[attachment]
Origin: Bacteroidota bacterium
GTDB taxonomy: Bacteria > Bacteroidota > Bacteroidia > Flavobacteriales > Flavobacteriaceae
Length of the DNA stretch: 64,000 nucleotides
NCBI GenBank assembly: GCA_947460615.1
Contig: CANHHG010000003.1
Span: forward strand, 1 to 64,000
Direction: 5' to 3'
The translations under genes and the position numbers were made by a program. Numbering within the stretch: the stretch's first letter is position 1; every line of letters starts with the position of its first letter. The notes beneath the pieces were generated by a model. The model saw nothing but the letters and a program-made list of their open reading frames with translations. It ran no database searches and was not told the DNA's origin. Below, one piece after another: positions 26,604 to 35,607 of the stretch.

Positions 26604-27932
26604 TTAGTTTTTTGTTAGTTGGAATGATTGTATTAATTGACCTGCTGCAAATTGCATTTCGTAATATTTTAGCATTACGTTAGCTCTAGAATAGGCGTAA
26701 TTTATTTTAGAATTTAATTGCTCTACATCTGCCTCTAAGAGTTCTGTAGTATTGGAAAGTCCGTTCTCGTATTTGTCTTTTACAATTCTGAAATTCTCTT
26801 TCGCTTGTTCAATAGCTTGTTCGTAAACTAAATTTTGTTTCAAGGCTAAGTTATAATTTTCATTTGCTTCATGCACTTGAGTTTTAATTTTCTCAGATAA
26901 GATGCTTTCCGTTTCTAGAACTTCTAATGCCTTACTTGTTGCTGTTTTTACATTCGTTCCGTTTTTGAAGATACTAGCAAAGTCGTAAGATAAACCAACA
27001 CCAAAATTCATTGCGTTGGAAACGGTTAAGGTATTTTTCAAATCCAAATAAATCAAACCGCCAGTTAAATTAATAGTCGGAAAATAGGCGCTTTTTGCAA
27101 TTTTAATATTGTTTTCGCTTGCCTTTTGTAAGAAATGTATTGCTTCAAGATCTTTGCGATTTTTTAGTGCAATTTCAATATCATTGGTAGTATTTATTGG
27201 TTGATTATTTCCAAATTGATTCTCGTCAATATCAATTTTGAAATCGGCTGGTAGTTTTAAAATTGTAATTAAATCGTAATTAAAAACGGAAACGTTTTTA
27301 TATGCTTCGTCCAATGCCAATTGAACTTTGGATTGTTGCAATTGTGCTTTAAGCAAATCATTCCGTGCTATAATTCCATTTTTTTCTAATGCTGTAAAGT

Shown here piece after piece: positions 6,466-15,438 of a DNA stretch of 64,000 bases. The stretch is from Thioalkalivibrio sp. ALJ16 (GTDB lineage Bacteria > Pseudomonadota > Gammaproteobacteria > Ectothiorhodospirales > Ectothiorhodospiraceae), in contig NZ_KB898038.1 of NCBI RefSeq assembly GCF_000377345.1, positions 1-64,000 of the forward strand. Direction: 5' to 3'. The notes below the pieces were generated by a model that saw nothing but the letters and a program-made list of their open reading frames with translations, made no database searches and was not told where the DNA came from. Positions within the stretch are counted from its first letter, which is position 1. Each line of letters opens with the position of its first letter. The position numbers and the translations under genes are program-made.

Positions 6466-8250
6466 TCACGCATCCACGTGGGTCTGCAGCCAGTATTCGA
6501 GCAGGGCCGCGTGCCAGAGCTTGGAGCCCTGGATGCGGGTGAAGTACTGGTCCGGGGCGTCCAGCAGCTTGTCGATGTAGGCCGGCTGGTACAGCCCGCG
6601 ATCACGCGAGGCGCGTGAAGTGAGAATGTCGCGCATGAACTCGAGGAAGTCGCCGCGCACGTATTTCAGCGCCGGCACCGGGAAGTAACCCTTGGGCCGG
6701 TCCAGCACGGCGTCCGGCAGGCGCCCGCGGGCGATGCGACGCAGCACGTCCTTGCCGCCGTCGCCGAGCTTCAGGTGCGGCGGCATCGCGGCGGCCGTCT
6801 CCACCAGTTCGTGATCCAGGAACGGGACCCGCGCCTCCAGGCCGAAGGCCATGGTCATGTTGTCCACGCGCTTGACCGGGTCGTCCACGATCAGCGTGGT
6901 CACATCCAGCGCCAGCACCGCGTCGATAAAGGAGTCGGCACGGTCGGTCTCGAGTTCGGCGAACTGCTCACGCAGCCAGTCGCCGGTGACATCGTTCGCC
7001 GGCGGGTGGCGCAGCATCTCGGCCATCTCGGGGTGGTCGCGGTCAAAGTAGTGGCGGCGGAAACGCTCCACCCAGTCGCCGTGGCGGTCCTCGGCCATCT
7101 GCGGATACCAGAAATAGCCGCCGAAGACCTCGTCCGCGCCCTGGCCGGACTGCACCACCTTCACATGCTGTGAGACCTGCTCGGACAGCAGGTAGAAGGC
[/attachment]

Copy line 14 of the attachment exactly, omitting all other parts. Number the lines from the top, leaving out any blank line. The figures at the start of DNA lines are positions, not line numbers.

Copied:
27001 CCAAAATTCATTGCGTTGGAAACGGTTAAGGTATTTTTCAAATCCAAATAAATCAAACCGCCAGTTAAATTAATAGTCGGAAAATAGGCGCTTTTTGCAA